However, one concern associated with helical thread inserts is retention capability, the ability of the insert to remain in the threaded bore. The use of chamfered or radiused ends reduces the ability of the end of the thread insert to grasp the parent material to prevent counterclockwise movement, leading to inadvertent removal of the insert. Additionally, the increasing popularity of stainless steel helical thread inserts in combination with stainless steel threaded fasteners may lead to galling. If galling occurs, the forces applied to the threaded fastener are directly transferred to the helical thread insert, thus increasing the likelihood that the helical thread insert will not remain in the threaded bore.
Accordingly, the present invention provides an apparatus for removing helical thread inserts having a removal notch formed in the last thread. The apparatus selectively engages the removal notch on the helical thread insert and actuates the end of the thread insert radially inward away from the parent material, thereby eliminating the contact between the end of the thread insert and the parent material.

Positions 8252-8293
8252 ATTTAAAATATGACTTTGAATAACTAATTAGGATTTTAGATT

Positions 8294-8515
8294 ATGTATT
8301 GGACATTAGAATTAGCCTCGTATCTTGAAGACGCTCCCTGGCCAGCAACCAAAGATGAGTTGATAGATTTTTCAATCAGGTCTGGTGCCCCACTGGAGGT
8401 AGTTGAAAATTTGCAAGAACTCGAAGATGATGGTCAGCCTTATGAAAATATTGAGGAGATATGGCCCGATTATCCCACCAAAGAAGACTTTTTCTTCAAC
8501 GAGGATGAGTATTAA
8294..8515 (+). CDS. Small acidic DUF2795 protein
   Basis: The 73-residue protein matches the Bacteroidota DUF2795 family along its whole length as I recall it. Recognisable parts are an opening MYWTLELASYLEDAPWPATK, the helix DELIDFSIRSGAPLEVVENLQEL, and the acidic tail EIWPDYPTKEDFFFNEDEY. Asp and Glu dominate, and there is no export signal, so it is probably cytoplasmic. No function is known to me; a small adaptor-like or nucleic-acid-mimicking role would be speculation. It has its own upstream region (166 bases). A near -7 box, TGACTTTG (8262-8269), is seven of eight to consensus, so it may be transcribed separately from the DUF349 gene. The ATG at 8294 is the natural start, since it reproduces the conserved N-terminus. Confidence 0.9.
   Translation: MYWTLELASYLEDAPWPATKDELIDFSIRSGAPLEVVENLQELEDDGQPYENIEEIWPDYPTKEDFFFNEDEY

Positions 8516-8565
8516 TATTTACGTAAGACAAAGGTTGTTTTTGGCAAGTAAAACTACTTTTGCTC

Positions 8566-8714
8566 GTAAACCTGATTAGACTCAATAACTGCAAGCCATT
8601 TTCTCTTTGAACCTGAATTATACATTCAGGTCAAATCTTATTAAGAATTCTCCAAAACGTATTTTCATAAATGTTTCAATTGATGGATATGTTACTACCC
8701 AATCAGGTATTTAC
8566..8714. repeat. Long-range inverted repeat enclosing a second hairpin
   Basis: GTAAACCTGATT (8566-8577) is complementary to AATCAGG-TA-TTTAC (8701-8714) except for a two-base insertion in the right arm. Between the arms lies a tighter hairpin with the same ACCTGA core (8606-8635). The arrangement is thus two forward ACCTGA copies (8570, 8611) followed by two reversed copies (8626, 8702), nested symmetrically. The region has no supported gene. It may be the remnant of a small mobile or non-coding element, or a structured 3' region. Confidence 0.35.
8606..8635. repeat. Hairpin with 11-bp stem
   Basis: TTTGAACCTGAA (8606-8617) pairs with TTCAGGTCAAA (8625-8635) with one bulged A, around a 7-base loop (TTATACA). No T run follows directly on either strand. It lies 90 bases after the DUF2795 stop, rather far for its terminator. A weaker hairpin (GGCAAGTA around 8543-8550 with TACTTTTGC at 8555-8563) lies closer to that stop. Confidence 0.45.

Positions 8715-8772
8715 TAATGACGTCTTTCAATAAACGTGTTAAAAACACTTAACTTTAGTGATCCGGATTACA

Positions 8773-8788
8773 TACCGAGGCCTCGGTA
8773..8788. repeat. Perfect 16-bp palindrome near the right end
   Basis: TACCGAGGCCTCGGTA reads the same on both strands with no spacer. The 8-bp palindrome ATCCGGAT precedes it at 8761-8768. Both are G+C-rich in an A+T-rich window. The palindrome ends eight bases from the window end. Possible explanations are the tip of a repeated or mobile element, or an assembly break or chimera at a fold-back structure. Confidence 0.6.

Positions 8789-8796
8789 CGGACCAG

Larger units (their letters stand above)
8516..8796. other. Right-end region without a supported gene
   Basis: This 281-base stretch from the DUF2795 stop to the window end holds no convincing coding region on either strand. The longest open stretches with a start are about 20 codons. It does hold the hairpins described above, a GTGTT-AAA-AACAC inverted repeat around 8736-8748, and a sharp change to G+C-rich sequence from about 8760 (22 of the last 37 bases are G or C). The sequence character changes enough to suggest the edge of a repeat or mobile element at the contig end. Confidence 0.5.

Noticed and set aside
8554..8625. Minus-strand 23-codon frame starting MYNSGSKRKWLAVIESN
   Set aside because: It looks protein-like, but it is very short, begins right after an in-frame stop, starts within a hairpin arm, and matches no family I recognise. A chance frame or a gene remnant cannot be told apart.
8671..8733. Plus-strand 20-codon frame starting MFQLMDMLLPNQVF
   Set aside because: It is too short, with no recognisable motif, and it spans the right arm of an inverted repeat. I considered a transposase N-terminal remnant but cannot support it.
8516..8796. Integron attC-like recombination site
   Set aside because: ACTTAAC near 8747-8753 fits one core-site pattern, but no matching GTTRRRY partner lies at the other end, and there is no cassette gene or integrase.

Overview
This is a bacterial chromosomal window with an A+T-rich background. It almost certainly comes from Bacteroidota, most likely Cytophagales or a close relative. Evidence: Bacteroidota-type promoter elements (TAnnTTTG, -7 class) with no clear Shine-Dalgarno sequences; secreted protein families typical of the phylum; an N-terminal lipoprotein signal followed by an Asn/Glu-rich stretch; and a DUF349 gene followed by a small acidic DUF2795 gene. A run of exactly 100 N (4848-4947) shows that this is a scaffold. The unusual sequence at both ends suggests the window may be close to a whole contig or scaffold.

The apparatus is generally comprised of a sleeve, a head and a key. The head includes an offset bore disposed therethrough. The key, which is manually actuable between an engaging position and a neutral position is located within the bore of the head and contains an engaging face that selectively engages the removal notch of the helical thread insert in order to actuate the end portion of the insert radially inward.
Further areas of applicability of the present invention will become apparent from the detailed description provided hereinafter. It should be understood that the detailed description and specific examples, while indicating the preferred embodiment of the invention, are intended for purposes of illustration only and are not intended to limit the scope of the invention.
The present invention will become more fully understood from the detailed description and the accompanying drawings, wherein:
FIG. 1 is an top view of a helical thread insert having a removal tool engaged thereto;
FIG. 2 is a side view of the helical thread insert and removal tool of FIG. 1;
FIG. 3 is an end view of a helical thread insert;
FIG. 4 is a plan view of a helical thread removal tool according to the preferred embodiment with part of a housing removed to show the internal workings of the removal tool;
FIG. 5 is an exploded view of the removal tool of FIG. 4;
FIG. 6 is an end view of a key in accordance with the principles of the present invention;
FIG. 7a is an end view of a collar in accordance with the principles of the present invention;